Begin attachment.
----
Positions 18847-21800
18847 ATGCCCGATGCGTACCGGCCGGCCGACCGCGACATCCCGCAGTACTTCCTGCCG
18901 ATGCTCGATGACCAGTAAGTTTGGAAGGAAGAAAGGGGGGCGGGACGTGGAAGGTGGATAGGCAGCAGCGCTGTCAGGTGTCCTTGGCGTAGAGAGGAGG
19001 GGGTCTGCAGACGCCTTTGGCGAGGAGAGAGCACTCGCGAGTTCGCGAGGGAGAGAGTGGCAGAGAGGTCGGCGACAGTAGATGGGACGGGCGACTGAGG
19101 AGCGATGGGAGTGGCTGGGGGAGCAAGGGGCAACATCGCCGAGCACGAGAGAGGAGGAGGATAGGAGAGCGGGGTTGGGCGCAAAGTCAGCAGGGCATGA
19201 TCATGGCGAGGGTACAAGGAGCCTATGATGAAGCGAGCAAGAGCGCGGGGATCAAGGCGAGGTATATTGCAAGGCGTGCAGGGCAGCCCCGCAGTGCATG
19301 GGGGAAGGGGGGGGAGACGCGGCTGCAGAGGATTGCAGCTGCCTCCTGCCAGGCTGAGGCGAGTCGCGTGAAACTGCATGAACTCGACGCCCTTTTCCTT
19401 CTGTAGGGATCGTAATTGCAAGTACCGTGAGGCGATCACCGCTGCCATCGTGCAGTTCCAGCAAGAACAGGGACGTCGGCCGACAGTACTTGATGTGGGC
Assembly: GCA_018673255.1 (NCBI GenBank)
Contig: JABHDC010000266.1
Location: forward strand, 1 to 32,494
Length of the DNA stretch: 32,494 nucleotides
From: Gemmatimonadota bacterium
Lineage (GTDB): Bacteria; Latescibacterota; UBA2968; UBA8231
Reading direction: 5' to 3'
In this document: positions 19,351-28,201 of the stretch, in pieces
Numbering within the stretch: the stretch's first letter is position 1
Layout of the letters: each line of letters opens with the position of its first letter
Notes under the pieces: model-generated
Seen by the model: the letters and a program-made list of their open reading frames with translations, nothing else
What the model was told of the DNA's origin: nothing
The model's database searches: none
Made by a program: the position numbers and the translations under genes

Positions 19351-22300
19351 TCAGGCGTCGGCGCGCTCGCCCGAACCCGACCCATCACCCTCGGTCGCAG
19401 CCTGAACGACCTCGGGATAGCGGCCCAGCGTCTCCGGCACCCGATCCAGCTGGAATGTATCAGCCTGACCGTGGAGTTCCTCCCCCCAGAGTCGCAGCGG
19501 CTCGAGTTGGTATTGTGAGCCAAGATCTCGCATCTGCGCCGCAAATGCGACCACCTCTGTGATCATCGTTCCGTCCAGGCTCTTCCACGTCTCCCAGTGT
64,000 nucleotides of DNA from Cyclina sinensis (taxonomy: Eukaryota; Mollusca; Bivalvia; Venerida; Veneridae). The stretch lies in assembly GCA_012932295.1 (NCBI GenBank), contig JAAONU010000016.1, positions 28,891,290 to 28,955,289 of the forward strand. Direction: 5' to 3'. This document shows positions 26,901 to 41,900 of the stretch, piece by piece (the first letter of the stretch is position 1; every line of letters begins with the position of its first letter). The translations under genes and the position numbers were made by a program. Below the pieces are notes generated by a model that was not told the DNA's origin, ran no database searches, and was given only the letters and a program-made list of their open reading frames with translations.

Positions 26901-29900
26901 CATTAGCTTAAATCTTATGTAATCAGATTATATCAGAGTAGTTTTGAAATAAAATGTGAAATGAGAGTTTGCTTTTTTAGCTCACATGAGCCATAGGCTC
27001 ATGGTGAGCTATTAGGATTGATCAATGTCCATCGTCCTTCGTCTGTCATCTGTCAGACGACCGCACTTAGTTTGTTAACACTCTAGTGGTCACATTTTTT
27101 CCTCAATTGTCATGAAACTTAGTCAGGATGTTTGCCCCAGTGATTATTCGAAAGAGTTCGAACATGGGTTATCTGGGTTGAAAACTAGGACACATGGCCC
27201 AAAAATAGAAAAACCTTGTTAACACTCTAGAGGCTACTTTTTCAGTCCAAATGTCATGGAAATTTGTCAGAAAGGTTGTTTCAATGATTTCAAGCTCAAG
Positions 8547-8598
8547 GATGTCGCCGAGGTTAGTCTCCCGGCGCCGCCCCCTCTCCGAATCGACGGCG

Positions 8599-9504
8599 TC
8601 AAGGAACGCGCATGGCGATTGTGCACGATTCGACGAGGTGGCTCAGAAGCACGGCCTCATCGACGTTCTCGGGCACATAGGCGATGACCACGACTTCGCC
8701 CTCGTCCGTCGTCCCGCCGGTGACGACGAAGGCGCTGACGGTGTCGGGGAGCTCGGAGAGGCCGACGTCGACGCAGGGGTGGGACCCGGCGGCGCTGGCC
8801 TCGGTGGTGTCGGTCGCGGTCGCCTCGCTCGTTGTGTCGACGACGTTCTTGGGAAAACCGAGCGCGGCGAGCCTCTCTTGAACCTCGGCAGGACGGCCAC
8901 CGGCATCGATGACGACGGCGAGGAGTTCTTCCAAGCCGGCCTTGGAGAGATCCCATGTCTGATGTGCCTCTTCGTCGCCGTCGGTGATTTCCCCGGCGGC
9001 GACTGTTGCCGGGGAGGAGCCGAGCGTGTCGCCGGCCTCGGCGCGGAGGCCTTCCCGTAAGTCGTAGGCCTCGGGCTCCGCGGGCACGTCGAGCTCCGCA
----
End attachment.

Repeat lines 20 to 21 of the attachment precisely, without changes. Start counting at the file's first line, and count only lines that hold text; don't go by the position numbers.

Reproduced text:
Seen by the model: the letters and a program-made list of their open reading frames with translations, nothing else
What the model was told of the DNA's origin: nothing